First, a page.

The highlight of the trip was a visit to the Jadavpur University campus. I had missed out on Pupu’s admission process because of the broken leg. This time, too, I had to be driven there and back, and I could only slowly walk around with a crutch, but I did walk and see a great deal. Nearly three decades have passed since I was a student there, so predictably there had been some changes. The road that skirts the campus is much greener and tidier now. The campus is swarming with cars and motorbikes – they were not allowed in our time (the head of the department of history drives a Mercedes: I wish the engineer-manager babus of PSUs in Durgapur could just see this!). Few girls wear saris, and almost all of them smoke – far more, in fact, than boys do! Everybody has earphones dangling, but when they chat face to face in groups, they rarely irritate one another by texting all the time. There are far more buildings around; most of them have lifts, and many classrooms are airconditioned (Lord, the tuition fee is 75 rupees a month). The posters and graffiti are as silly, strident and ubiquitous as they have always been.  The façade of the Arts Faculty Students’ Union office bears a painting from Tagore’s Shohoj Paath, alongside a quote from one his poems. I was glad to see that a lot of youngsters spoke good, fluent Bengali – and, as with the smoking, far more girls used Banglish than boys did. There were far more canteens and open-air eateries selling a much wider variety of food than before. Some of my professors had become history, as I saw with the Anita Banerjee Memorial Hall (she was wife of Milon Banerjee the then solicitor general of India, and my favourite teacher, not only because she taught public finance but she alone could speak English with the kind of fluency, accent, poise and allusive style that I would have expected an Oxford don to do, which distanced her from her very Bengali middle class colleagues). But the miracle was how much had not changed: walking out through the ‘Bengal Lamp’ gate to the line of tea stalls across the road, I might have jumped back in time. The young man behind the counter said he had been manning it for only eight years: when I told him I was a regular more than thirty years ago, he said his grandfather must have waited on us. The nicest thing I discovered was how handicapped-friendly the university has become, and the saddest thing was how the college crowd – they who belong to the most privileged and educated section of the populace – litter their surroundings, despite bins and warning notices all around them. Swachh Bharat, ever? I wonder.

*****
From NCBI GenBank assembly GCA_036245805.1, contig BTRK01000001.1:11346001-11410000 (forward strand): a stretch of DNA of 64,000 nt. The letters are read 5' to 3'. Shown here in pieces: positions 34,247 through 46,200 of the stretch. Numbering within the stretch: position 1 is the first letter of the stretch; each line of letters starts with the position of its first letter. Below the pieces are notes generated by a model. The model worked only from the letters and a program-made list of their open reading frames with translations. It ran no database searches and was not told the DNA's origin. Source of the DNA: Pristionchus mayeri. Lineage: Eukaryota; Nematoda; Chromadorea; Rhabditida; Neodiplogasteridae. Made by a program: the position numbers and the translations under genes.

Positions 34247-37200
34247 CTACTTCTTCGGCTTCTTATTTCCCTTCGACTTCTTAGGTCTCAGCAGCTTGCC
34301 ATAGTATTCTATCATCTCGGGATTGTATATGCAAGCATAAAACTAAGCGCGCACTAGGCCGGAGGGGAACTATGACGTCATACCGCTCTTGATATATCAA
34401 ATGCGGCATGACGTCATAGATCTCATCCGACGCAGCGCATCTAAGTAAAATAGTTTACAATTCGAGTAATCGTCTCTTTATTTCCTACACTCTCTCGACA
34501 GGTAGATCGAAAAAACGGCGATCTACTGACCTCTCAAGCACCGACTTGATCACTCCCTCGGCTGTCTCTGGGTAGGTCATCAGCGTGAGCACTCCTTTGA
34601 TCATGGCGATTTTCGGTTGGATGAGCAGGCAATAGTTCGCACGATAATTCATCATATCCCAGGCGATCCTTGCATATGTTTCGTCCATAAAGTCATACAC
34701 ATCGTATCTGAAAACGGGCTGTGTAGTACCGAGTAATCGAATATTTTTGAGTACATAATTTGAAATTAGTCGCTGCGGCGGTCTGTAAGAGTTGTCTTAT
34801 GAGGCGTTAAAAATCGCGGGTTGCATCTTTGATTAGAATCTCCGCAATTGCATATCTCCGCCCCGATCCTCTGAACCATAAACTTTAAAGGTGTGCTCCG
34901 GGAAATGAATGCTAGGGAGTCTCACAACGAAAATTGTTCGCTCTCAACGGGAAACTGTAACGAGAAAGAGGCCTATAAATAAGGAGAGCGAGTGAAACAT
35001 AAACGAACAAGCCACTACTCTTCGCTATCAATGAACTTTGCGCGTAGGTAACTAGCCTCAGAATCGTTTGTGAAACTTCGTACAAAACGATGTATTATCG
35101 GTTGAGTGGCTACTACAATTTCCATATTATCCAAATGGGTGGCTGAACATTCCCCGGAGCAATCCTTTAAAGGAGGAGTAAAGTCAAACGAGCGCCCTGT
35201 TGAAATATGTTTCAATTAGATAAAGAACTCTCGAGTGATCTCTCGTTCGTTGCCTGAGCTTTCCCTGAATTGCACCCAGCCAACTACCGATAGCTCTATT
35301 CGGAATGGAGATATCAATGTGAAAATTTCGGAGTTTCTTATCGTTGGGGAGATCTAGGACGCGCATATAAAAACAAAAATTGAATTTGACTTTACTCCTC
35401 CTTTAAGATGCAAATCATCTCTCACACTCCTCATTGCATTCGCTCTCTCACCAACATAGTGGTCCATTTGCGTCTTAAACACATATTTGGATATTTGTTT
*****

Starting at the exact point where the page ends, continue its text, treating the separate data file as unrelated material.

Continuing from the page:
I am thankful to my daughter’s new friends, both male and female, for giving me a most un-selfconscious and chirpy welcome. The one that made my day was the girl who said ‘Thank you for the next treat!’ I am heartbroken to have forgotten to take a group photo with them, but I’m sure I’ll visit again. I have told them that if their gang ever lands up in my place, I shall do my best to give them a gala time.

My twelve-year old car, with an ace driver behind the wheel, did the whole highway from Santragachhi Station to Muchipara crossing in two hours flat today. I did not know the old boy still had it in him!